Real estate startup Pacaso raised $75 million at a valuation of $1 billion just six months after launching — the fastest U.S. company to reach unicorn status, the company announced on Wednesday (March 24).
The new funding was led by venture capital leaders Dana Settle of Greycroft and Sarra Zayani of Global Founders Capital. The new funds bring Pacaso’s total equity financing to more than $90 million. The company also secured $1 billion in debt financing.
Other participants in the funding round included Sukhinder Singh Cassidy, Theresia Gouw of the Acrew Diversify Capital Fund, First American Financial, Shea Ventures, Jeff Wilke, former CEO of Amazon Worldwide Consumer, and other angel investors.
Pacaso said it will use the new capital to foster growth into new markets. The Silicon Valley company was founded by Zillow Group co-founder Spencer Rascoff and Dotloop founder Austin Allison in October 2020.
“Pacaso is lightning in a bottle,” Co-Founder and CEO Allison said in a press release. “Our mission to democratize second home ownership has resonated with people looking for a refuge, a place where they can gather with friends and family. Pacaso’s innovative co-ownership model is helping many people now realize their dream of owning a second home.”
The company helps people co-own vacation homes by sharing ownership with others. Pacaso buys the homes, forms an LLC, and then sells shares in the property, with a minimum investment of one-eighth, according to its website. The percentage size of ownership determines the length of time people get to stay at the property. Pacaso then acts as the agent on behalf of the group and handles maintenance, financing, legalities and more.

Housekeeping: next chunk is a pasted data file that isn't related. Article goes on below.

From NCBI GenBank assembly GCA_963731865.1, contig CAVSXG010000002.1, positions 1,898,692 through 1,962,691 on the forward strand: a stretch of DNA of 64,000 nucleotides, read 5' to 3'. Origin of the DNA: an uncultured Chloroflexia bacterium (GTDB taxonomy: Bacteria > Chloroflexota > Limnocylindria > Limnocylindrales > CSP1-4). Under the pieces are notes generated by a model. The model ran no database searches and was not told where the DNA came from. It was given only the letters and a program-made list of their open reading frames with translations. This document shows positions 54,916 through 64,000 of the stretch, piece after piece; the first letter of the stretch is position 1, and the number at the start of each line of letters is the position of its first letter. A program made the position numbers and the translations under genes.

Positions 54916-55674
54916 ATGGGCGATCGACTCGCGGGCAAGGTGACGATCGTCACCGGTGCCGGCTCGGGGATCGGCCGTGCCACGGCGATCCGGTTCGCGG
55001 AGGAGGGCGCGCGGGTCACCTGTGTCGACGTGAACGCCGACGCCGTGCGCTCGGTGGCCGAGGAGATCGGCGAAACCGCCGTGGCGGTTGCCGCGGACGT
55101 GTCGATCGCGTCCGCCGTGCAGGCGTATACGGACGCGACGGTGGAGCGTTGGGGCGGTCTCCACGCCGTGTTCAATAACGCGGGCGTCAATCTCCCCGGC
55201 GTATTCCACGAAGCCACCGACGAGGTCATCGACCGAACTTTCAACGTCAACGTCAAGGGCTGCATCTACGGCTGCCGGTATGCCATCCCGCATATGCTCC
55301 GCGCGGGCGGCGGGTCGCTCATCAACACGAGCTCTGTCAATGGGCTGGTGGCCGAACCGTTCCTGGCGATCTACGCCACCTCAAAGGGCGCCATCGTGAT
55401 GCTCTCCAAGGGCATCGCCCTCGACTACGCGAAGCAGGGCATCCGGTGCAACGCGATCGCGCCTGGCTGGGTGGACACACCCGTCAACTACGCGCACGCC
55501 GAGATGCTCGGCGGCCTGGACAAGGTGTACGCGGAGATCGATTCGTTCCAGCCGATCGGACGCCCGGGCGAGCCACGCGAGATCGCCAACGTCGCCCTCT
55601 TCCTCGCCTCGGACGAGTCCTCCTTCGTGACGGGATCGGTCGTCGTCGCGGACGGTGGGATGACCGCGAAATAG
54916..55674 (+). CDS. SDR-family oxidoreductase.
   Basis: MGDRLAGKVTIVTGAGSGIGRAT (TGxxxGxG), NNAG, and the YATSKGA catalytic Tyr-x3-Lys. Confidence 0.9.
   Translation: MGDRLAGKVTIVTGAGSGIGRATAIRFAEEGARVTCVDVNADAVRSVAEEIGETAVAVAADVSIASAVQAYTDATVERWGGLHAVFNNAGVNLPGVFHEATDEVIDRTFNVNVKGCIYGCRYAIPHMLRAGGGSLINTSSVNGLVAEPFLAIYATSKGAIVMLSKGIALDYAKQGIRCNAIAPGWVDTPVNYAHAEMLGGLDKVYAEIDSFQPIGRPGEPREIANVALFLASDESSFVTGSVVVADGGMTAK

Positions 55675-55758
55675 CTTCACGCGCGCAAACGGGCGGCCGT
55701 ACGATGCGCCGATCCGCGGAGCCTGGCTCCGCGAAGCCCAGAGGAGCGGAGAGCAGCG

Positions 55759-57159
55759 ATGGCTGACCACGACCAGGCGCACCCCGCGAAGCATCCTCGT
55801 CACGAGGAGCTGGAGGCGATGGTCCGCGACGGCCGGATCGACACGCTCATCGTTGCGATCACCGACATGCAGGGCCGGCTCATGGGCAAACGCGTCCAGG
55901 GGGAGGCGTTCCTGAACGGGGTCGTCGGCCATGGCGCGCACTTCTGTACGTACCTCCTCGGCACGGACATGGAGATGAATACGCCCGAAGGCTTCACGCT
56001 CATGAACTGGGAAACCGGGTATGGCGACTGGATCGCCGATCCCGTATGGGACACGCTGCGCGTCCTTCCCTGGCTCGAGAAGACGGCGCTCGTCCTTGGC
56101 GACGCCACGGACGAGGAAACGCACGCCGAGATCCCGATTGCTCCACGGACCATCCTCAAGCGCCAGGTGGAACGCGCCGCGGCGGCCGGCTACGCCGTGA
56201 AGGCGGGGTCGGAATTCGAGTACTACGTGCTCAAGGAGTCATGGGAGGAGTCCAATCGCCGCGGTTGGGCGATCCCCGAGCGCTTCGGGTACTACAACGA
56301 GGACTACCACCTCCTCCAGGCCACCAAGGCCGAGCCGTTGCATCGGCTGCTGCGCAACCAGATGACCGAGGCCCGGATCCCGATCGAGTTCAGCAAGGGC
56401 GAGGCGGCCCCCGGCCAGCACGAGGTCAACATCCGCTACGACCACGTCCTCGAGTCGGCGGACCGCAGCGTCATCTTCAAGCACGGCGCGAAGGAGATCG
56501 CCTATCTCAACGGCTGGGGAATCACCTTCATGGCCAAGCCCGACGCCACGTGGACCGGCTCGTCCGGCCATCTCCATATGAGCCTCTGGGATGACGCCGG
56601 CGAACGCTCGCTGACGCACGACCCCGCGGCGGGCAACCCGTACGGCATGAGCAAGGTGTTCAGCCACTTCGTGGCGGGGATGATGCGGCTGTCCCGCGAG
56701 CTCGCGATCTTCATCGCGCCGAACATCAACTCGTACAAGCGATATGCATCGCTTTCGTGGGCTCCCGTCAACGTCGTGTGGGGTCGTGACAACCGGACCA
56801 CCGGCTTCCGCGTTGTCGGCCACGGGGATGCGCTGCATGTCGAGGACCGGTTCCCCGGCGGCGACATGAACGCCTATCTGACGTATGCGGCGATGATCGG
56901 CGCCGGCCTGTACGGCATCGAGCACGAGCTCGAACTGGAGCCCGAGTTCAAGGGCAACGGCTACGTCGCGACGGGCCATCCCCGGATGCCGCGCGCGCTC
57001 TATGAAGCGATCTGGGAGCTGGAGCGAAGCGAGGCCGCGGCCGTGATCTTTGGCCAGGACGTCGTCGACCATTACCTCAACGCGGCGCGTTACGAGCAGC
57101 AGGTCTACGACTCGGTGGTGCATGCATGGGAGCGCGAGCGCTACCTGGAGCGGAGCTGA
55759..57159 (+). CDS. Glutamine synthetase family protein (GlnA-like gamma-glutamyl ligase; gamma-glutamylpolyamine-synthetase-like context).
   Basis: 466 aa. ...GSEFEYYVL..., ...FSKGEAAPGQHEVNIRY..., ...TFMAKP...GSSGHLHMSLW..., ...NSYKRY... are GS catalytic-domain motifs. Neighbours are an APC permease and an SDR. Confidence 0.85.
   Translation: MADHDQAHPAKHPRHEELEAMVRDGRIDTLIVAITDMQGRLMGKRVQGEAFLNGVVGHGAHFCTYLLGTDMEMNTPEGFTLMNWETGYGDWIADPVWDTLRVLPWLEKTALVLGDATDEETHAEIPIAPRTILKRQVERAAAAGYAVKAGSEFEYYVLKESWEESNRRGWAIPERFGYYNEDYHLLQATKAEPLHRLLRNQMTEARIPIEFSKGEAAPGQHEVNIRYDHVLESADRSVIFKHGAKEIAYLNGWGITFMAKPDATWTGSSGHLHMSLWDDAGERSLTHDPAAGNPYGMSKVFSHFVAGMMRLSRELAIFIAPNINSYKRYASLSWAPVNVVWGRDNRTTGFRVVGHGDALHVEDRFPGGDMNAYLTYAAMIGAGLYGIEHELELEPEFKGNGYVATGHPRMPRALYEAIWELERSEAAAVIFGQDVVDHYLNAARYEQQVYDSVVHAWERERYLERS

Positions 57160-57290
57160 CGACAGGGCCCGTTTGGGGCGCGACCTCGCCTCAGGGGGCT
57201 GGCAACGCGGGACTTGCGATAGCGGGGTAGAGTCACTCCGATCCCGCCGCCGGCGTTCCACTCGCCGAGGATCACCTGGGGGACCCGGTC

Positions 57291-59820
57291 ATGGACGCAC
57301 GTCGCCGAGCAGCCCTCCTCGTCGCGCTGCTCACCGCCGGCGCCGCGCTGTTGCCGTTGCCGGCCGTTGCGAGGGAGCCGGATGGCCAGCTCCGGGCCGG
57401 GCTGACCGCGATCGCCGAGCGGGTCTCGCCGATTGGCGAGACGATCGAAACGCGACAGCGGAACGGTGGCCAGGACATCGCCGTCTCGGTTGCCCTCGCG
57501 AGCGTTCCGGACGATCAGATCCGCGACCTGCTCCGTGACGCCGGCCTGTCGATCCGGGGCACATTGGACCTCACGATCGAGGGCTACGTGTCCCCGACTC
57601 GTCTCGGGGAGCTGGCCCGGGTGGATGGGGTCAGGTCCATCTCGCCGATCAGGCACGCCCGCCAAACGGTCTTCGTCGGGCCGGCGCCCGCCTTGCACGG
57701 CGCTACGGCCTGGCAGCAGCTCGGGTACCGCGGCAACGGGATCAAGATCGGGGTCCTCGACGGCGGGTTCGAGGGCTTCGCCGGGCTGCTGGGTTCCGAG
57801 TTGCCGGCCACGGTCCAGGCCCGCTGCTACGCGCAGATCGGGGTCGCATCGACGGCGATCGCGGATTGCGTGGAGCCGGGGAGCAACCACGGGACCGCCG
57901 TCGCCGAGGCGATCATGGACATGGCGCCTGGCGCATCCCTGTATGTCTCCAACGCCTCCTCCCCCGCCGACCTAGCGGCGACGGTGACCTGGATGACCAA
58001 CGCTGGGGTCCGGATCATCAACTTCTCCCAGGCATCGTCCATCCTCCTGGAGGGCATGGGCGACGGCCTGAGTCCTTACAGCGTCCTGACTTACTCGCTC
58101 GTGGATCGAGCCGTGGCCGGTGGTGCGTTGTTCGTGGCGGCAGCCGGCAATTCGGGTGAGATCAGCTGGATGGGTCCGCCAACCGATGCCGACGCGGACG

Since launching, the company said, its website attracted more than a half-million visitors with some 60,000 potential buyers engaging with Pacaso to learn more about the platform. The company partners with local real estate firms and holds a brokerage license in more than 12 second-home markets, including Napa, Lake Tahoe, Palm Springs, Malibu and Park City.
Millennials are now turning their attention to homeownership. A December 2020 report by the National Association of Realtors showed that millennials make up 38 percent of the home buyers. Older millennials — 30 to 39 years old — comprise 25 percent of that group, with younger millennials — 22 to 29 years old — making up 13 percent.